There are perplexing or misguided elements that run throughout this second half, including distracting cameo appearances (a muscular dystrophy-stricken Richard Pryor as the auto shop owner; Marilyn Manson as the victim in a snuff film), vague portentous statements about mystical executioners from the Far East, an over-reliance on trance metal by Trent Reznor and Rammstein, and an irresponsible attitude toward violence (when a key character gets killed off, Lynch can’t resist having him say a few one-liners while bleeding to death). But even as Lost Highway runs itself off the rails, Lynch still conjures up powerful images and memorable oddities. A cabin in the middle of the desert seems to be exploding in flames, but whenever Lynch cuts away to it, he has the film run backward. Fred reappears as a lethal avenger dressed in black, and Pullman’s committed, haunted performance lends gravity to even the most inane situations. The Möbius-strip conclusion feels like a lyrical flourish until Lynch delves into freakish Francis Bacon-like imagery involving a head that won’t stop frenetically shaking and contorting.
And no matter what, Lynch always drives the story back toward unrelenting male terror, sometimes in ways uncomfortable on multiple levels. Arquette is fearless in displaying her shapely body in front of leering men, and it’s sometimes difficult to tell whether it is Fred/Pete objectifying her or Lynch. This might feel ugly or tasteless in another filmmaker’s hands, and while it’s definitely a product of the male gaze here (Balthazar Getty takes his clothes off but is never objectified in quite the same way), it’s a little more complex because the central male characters are paralyzed and gasping in terror whenever they have to deal with the mysteries of women. “What’s happening to me?” is Pete’s desperate plea, and ultimately he and Fred are given no answer but a merry-go-round of confusion.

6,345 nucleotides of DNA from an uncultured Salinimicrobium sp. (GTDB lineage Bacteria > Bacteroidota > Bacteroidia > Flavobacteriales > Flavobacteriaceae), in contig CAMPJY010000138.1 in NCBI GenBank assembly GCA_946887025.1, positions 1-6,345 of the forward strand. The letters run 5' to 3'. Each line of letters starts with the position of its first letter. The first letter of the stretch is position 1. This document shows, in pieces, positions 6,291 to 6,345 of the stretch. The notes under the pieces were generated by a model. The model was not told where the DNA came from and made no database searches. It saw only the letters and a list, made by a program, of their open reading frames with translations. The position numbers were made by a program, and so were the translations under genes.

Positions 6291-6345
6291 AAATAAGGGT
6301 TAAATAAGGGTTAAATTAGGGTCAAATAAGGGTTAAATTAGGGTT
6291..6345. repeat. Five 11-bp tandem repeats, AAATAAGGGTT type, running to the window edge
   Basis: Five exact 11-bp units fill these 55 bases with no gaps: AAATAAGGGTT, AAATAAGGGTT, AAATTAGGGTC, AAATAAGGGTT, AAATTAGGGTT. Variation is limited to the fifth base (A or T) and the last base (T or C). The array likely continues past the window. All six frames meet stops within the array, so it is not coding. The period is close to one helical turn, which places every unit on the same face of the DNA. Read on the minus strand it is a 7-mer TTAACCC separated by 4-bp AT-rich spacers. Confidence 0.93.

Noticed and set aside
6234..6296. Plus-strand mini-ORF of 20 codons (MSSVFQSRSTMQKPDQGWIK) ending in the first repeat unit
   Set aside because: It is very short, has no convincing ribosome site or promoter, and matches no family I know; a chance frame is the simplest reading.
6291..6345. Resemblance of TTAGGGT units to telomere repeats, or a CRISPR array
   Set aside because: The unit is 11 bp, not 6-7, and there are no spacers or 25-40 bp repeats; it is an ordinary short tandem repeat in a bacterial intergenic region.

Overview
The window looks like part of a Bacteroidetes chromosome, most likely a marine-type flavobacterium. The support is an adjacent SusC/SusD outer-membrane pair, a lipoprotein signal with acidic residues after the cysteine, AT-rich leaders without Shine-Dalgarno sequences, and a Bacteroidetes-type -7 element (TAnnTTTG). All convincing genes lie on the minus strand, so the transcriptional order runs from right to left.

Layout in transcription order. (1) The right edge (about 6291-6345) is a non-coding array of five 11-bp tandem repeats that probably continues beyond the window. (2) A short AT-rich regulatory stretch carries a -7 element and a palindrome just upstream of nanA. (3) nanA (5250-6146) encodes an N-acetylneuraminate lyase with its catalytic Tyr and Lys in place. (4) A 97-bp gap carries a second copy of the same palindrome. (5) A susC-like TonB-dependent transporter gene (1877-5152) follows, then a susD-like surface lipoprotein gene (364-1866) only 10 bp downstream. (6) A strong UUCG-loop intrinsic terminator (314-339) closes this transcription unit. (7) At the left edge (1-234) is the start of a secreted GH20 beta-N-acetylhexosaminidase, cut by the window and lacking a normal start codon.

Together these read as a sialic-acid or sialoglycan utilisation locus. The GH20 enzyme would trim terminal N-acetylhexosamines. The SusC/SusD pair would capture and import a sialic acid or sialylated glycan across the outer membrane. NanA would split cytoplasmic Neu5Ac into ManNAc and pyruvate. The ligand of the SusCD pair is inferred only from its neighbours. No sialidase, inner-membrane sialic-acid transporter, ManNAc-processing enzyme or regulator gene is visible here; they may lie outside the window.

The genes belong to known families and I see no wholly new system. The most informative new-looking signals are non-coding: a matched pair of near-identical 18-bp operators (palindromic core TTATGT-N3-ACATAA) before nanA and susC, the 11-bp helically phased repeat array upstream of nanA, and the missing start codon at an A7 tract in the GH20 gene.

Lost Highway is not an artistic failure; in many ways, it’s Lynch at his most daring, emotional, and personal. It has not achieved the same attention his other films have, though it makes a fitting companion piece to, and inversion of, Mulholland Drive in countless ways. When words failed at describing the harrowing, somnambulistic, maladroit tone, someone (perhaps Lynch himself) coined the phrase “psychogenic fugue.” But when his work genuinely connects, even at its most base and bizarre, Lynch is one of the most pointedly realistic filmmakers in cinema, far more than most of his more naturalistic contemporaries. To understand the emotional realism in Lynch’s work is, in fact, to understand the emotional realism of poetry.